I’m not really a dreamer; You won’t catch me whimsically conjuring up a world of peonies and unicorns in my head on the Tube commute. I wish I could be a little dreamier, but I’m more a dot ‘i’s and cross ‘t’s’ kinda gal and anyone who tries to go outside the lines needs to veer that felt tip back to safety.
But I do imagine. I have an imagination and while I can’t cross that line, I can think outside the box (or circle; it feels more of a circle). Where dreaming seems a little less tangible, imagination feels like it might end up somewhere real – somewhere with, perhaps, a horse that looks like a unicorn and some crackin’ snacks (think Wotsits, Skips or anything E-colour addled with a maize-like consistency). It’s this imagination that I’m seeing develop every day in my daughter, Mae.
From imaginary tea parties with lions and tigers and bears to believing she is, in fact, Spiderman, I’m delighting in her imaginary realm the moment she sets down her backpack after a day in the ‘office’ (her term for daycare).
Perhaps it’s our far-out thoughts that drew us to Adobe Asset Labs Experiment #1 – a frickin’ ace tutorial that allows you to create bespoke prints from ideas you can only imagine. Fear not, you don’t need Tracey Emin-esque artistic skills; this is one of those tools that makes you look better than you really are.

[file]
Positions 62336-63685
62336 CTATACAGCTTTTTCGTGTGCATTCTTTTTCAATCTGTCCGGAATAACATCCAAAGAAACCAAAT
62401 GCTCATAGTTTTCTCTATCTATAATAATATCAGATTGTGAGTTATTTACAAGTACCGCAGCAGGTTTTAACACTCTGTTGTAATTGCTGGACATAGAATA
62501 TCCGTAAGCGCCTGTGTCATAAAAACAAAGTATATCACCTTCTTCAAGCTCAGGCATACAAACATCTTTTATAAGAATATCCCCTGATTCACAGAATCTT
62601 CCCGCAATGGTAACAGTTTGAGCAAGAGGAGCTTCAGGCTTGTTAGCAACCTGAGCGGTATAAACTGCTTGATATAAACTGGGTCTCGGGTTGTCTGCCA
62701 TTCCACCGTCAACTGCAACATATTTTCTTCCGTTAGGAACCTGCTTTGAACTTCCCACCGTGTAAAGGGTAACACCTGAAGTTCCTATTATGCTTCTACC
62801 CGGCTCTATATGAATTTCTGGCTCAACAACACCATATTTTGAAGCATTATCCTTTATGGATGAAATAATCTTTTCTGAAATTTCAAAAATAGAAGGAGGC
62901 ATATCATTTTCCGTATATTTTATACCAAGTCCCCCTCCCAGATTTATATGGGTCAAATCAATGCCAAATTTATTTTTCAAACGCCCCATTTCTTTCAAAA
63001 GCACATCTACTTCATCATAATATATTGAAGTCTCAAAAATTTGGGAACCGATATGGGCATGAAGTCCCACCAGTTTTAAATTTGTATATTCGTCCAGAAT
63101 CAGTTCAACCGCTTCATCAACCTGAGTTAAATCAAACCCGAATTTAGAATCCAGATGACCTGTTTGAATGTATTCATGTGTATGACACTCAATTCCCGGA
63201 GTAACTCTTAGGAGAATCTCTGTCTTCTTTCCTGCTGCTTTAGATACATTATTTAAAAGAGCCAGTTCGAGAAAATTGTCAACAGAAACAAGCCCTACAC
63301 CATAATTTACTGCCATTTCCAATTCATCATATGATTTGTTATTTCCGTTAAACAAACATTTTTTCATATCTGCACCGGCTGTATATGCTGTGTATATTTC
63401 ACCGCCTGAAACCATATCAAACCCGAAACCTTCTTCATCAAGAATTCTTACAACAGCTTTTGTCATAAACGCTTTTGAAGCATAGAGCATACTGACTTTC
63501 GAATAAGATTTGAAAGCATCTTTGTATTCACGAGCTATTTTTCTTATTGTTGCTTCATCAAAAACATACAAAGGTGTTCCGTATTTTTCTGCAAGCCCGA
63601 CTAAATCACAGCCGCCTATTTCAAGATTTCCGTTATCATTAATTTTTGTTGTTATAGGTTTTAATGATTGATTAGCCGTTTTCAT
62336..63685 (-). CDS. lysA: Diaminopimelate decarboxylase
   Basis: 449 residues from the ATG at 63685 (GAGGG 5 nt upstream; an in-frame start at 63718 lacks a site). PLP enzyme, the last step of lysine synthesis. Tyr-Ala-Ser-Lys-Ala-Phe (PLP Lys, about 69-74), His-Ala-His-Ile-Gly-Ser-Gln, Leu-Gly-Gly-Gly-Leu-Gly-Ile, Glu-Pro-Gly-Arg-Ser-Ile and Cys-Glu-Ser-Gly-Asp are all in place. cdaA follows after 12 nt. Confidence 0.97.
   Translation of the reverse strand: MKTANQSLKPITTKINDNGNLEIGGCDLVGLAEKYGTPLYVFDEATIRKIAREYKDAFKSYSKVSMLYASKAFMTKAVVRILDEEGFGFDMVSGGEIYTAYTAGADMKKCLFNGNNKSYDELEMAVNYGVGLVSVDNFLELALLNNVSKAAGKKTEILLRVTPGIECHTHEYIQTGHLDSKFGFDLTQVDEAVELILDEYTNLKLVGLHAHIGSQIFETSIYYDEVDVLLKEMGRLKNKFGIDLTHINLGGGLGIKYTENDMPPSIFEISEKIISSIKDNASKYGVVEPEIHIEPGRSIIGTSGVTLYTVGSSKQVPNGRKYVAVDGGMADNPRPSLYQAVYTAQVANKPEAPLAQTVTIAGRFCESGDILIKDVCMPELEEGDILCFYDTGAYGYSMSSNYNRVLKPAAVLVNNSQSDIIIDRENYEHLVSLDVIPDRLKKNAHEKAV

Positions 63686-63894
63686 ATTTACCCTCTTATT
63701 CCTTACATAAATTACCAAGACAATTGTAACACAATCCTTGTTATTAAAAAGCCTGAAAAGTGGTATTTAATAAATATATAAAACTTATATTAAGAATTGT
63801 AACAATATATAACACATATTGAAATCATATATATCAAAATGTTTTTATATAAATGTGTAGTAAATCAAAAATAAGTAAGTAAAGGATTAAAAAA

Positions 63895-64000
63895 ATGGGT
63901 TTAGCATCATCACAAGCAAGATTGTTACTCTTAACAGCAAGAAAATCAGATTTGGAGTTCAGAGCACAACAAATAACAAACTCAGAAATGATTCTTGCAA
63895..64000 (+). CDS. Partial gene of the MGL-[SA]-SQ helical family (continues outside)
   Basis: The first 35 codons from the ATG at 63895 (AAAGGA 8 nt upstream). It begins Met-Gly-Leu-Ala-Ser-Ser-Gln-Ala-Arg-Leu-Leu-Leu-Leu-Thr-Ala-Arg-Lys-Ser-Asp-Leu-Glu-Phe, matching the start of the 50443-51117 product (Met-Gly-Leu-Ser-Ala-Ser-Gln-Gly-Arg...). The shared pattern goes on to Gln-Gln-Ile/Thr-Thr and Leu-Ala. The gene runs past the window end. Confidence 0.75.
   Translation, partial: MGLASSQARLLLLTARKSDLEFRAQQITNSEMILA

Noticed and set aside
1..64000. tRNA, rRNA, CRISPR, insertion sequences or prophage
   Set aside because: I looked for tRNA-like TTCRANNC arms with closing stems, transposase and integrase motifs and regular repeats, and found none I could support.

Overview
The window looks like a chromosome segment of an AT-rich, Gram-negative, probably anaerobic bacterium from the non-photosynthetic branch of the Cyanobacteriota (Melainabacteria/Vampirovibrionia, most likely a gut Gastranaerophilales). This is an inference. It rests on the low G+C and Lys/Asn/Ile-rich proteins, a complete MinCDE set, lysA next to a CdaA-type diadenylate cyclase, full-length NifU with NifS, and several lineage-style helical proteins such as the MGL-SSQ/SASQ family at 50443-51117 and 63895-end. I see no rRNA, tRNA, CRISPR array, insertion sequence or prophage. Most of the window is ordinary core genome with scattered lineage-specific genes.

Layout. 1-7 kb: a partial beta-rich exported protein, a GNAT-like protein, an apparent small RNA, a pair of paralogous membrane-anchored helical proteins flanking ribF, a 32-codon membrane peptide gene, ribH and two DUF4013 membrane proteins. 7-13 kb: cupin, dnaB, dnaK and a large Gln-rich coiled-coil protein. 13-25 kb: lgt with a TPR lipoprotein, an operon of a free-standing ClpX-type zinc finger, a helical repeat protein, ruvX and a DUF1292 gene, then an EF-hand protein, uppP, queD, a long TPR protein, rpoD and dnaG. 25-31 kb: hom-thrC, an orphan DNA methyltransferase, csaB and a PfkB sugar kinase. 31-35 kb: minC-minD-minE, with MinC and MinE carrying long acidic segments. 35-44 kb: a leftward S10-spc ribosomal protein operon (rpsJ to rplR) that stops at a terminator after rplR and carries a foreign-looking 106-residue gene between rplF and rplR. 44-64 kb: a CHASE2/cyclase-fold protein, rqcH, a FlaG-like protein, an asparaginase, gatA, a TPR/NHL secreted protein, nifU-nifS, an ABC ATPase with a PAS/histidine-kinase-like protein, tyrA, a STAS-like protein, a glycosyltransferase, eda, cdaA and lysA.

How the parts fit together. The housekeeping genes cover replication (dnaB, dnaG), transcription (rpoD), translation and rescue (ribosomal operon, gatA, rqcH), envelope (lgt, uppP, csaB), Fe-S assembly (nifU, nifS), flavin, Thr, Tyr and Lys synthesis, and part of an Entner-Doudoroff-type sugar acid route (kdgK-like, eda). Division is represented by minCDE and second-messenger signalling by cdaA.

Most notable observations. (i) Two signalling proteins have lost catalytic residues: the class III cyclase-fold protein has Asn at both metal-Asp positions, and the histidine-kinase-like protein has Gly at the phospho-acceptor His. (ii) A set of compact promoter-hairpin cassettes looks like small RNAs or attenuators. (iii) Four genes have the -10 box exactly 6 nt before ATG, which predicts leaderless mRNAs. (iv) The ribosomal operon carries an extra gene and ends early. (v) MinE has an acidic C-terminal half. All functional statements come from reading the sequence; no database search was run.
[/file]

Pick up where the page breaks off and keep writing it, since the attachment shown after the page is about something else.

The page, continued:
I started by downloading a Creative Cloud trial and the Adobe Capture CC app – consider this your adult version of a stack of felt tip pens and paper. With these two in place, the world is your creative oyster. Now, for someone who is tech-shy, everything was made super easy with this tutorial from Petra Gardefjord.
Then it was a case of working on a design together – she may be two but Mae has strong artistic/life opinions. I scrolled through some photos before she stopped me at a leopard print image I had on my phone. ‘Mama tiger’ she said. I can only assume this is because I wear little other than leopard print (which garners the occasional ‘Marleeeeene’ from my husband), so am, perhaps, tiger-like (better than elephant, perhaps?) in my aesthetic. Either way, we went with it.
Once this was uploaded, the Adobe Capture app loosens up all the lines, making it look like you might have just sketched it. A few buttons pressed later and I’d given Mae’s suitably jazzy design a fuchsia pink hue (I left the backdrop white because one doesn’t want to over-gild the lily).
And there she was, our very own bespoke leopard print design – the perfect wallpaper for my iPhone lock screen. While I’m no daydream believer, it’s good once in a while to let your imagination run wild.
**This post was written in partnership with Adobe**